When I arose I realised that the nagging pain wasn't likely to go away, I recognised it as a recurring tendon problem that I've had a few times before. Best guess is between the chain jumping the gears and accelerating hard before going down the hill I'd done it a mischief. After a bit of internal debate I figured I'd trust to ibuprofen again and started to get ready for the day. We'd opted to rise late and just deal with the weather as it came so a cooked breakfast was awaiting us downstairs. Jeff and David had decided to get going early and made do with the continental sideboard that was laid on by the rooms.
After brekkie we took over the part of the pub where our bikes had been kept and got things together.
While this was being sorted Andrew who'd also opted to go late did some work on my bike, tightening up the rear brakes. After the huge, rapid descents we'd had the previous day I was a bit concerned about my bikes inability to bring itself to a full stop so I took it out for a quick spin and agreed, yes, the brakes were *much* more responsive now.
That done we were ready for the off. Some last minute conversation with Mum meant I lagged behind a bit and had to put some welly in to catch up, I rapidly did catch up as the rest of the party had hit another sodding 20 degree incline... We huffed and puffed our way to the top where it was necessary to wait on my Dad catching up with us and get Joanne's (Malcolm's wife) bike down from the car. A few more miles brought us over the Tyne to this charming Tea House/Village Shop/Local Brewery Supporter in Wylam. The beer looked very inviting but it was rather early so I settled on coffee and cake for myself and purchasing presentation Kendal Mint Cake for friends of mine unfamiliar with this delicacy.
Once all of this was sorted out we set off again our destination: The Hadrian's wall cycle path and eventually the charmingly named village of Wark with the bizarrely named hot Battlesteads.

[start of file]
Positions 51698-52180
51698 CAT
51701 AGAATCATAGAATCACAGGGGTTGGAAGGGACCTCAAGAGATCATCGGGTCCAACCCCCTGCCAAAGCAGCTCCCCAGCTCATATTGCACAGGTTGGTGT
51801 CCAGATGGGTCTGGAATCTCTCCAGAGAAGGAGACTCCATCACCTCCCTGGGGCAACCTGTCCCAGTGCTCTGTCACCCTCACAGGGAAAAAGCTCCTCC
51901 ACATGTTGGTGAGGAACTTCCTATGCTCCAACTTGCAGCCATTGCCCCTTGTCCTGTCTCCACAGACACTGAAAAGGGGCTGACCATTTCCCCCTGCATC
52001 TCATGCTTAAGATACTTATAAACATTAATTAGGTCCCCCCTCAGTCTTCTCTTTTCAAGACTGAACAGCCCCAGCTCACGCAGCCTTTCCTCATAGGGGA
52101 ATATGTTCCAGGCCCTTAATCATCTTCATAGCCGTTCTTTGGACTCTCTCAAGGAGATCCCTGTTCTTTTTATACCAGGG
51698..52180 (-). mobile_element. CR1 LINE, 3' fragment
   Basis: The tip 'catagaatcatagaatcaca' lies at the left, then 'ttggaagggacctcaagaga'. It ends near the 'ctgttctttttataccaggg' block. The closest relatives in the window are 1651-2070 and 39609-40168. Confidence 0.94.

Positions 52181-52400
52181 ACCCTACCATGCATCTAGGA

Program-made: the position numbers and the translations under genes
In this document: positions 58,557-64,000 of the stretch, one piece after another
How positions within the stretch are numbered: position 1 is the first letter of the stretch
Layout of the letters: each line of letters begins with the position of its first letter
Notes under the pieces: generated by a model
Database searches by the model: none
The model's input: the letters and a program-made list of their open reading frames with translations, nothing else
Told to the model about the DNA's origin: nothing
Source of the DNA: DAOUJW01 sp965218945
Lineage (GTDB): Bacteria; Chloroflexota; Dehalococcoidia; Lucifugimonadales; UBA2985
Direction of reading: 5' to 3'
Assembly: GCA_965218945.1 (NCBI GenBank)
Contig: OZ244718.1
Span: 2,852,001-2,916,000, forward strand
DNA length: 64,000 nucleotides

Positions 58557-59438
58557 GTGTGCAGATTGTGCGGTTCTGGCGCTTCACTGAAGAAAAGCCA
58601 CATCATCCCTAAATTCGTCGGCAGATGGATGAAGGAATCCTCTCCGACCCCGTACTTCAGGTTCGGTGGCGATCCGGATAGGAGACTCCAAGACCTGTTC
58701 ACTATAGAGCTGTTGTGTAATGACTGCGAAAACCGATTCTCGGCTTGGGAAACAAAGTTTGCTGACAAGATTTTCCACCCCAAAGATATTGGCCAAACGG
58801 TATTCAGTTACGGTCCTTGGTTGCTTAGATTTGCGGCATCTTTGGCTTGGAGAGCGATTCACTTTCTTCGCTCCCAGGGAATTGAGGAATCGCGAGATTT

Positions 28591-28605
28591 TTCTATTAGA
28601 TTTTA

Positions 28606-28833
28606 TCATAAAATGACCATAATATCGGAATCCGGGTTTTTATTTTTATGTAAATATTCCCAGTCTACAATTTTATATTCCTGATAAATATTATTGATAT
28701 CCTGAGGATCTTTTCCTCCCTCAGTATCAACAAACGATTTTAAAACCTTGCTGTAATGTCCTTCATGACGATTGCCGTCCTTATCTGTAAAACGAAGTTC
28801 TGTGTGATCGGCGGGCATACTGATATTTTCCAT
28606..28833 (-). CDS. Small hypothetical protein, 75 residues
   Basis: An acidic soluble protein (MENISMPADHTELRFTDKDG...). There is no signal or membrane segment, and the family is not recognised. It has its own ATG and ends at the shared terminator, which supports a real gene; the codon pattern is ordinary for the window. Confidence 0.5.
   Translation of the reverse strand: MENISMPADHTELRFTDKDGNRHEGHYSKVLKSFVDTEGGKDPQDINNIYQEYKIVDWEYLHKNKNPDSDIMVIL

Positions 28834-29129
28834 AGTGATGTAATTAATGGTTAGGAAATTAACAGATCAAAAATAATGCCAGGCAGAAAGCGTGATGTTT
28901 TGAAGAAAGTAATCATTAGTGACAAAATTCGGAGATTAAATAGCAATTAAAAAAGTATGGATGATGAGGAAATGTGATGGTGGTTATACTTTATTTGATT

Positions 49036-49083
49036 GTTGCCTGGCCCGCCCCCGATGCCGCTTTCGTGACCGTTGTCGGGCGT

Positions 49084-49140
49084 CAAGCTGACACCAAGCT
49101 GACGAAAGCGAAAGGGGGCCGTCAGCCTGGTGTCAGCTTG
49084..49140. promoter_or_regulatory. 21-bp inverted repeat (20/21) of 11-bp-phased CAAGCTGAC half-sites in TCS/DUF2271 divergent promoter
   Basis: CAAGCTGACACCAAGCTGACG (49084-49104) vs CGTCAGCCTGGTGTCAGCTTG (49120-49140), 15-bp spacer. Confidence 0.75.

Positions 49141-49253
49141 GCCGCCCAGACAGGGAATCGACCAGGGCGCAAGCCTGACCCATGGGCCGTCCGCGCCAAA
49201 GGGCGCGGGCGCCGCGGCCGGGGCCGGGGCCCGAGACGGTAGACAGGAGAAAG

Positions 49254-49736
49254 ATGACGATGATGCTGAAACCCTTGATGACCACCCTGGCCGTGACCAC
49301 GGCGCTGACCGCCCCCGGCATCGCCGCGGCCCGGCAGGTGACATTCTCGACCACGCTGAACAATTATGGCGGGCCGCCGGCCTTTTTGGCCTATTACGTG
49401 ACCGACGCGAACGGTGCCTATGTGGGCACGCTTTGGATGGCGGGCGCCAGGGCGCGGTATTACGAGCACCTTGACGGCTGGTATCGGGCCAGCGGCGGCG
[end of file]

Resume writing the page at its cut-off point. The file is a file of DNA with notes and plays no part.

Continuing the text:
The Hadrian's wall cycle path is a few things: Picturesque, quiet, rather more used by dog walkers than cyclists, not actually next to Hadrian's wall but rather near to some nice water.
It is also not a few things: particularly well surfaced, signposted or in possession of non-terrifying rail crossings.
It was a pleasant ride even with the odd encounter with non-signalled, DIY-gated rail crossing points. OK you could see for miles down the rails in each direction but as one of the generation of school children who got shown the "Don't cross the railway lest you have all your hopes and dreams destroyed. Also your legs cut off"
horror eductaional film I couldn't help but treat them with trepidation.
By this juncture myself and Ian were chugging along nicely on our own, my tendon was warming up nicely and all was right with the world. Then it started pissing it down again. I did a quick change into my waterproofs and we pressed on, Ian started to get away from me at this point and I started to realise why, I was overheating rather seriously. Ian was waiting for me to catch up and when I did I sent him on as I had started to feel quite faint and wanted to rest and eat lots of sugar. I also stripped off my waterproofs and decided to do the rest of the route without, if I got wet there'd always be a shower and dry towels at the other end.
Once I'd got going again Ian was way ahead so I moved on in quite splendid isolation, the weather was far from perfect but the roads were largely clear and the going not too hard. I crossed the Tyne (again) and I got a few nice photos.
I have to say here that rolling along on my own, at my own pace, listening to music was pretty much as idyllic as this ride ever got. Company is great but ocassionally you find yourself by design or circumstance peacefully alone with few cares to bother you, no one to cajole you along and no real reason to hurry anywhere. This was one such occasion and it's a very pleasant memory.
Eventually I rolled down a very fun hill into Wark and the magnificent Battlesteads hotel only a few minutes behind Ian despite my lesiurely pace. Ian reported that Andrew had last been seen shooting off down the hill past the venue. We debated if he would ever be seen again.
Inside Battlesteads I was met by many welcome sights. A well stocked bar with a selection hand pumps, comfortable seats on one of which Jeff was relaxing and next to him this little fellow, his name is Gilroy:
I got a couple of pints in for Ian, Andrew (when he returned, he'd gone to the shop apparently) and myself while fussing the cat and generally feeling rather content. Over time the other riders came in The it was time to change and, yes, there were baths. I soaked for quite some time before being called for dinner. Battlesteads, it should be noted, produces *excellent* food. Probably the best I had the whole trip and I gather the meal is included in a bed, breakfast and dinner price which works out very reasonable indeed. After dinner I sat with Will outside smoking and slowly tempting Gilroy back from his night-time wanderings. He entertained us for a bit attempting to down a bat that was making low passes over the road before consenting to be stroked. With that it was about time for bed, so that's what we did.